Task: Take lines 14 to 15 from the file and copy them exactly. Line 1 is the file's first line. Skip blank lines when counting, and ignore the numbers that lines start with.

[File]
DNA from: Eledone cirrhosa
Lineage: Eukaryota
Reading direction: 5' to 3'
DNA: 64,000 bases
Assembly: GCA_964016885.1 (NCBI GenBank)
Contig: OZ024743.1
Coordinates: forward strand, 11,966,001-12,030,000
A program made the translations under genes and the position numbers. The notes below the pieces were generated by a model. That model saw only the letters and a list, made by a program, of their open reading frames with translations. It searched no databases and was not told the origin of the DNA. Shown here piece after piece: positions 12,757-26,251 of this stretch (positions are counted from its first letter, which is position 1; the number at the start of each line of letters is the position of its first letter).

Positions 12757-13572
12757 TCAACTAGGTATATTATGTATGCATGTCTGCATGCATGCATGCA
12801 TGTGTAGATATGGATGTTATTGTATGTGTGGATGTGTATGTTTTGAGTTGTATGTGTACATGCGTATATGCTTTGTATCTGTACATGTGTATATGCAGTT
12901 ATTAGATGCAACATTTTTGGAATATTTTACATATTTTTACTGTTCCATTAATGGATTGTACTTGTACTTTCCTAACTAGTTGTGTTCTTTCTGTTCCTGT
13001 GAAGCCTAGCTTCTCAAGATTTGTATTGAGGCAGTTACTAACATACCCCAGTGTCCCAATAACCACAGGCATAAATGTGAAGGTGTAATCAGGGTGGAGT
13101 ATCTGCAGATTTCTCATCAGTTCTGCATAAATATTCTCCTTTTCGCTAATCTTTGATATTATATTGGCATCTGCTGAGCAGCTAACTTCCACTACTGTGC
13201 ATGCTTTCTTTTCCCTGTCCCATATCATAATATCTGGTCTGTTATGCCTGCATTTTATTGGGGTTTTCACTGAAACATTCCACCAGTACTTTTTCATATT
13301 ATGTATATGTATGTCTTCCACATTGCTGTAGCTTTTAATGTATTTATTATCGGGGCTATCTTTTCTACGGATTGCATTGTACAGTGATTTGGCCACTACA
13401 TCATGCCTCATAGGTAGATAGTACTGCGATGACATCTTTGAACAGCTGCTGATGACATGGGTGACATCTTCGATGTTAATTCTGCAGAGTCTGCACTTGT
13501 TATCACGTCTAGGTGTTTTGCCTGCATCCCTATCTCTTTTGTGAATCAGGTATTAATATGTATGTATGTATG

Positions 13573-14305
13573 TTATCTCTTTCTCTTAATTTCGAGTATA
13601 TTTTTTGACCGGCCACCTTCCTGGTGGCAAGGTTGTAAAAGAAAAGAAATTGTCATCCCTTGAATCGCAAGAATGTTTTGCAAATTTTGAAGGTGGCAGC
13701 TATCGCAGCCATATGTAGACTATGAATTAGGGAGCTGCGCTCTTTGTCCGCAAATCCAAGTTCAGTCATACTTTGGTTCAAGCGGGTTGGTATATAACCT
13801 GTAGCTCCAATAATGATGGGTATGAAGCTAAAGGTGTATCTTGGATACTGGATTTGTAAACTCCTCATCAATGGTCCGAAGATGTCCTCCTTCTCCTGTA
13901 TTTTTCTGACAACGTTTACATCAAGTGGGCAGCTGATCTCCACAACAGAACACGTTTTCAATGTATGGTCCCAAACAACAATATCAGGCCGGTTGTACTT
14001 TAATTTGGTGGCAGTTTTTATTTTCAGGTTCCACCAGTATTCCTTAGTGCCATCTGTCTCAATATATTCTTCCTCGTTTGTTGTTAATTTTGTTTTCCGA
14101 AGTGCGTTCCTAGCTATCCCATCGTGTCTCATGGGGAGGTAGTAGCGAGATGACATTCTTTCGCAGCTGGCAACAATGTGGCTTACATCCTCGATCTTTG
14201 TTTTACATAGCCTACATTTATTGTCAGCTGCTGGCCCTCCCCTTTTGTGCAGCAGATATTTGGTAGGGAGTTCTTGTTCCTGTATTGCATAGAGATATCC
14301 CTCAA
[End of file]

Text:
13101 ATCTGCAGATTTCTCATCAGTTCTGCATAAATATTCTCCTTTTCGCTAATCTTTGATATTATATTGGCATCTGCTGAGCAGCTAACTTCCACTACTGTGC
13201 ATGCTTTCTTTTCCCTGTCCCATATCATAATATCTGGTCTGTTATGCCTGCATTTTATTGGGGTTTTCACTGAAACATTCCACCAGTACTTTTTCATATT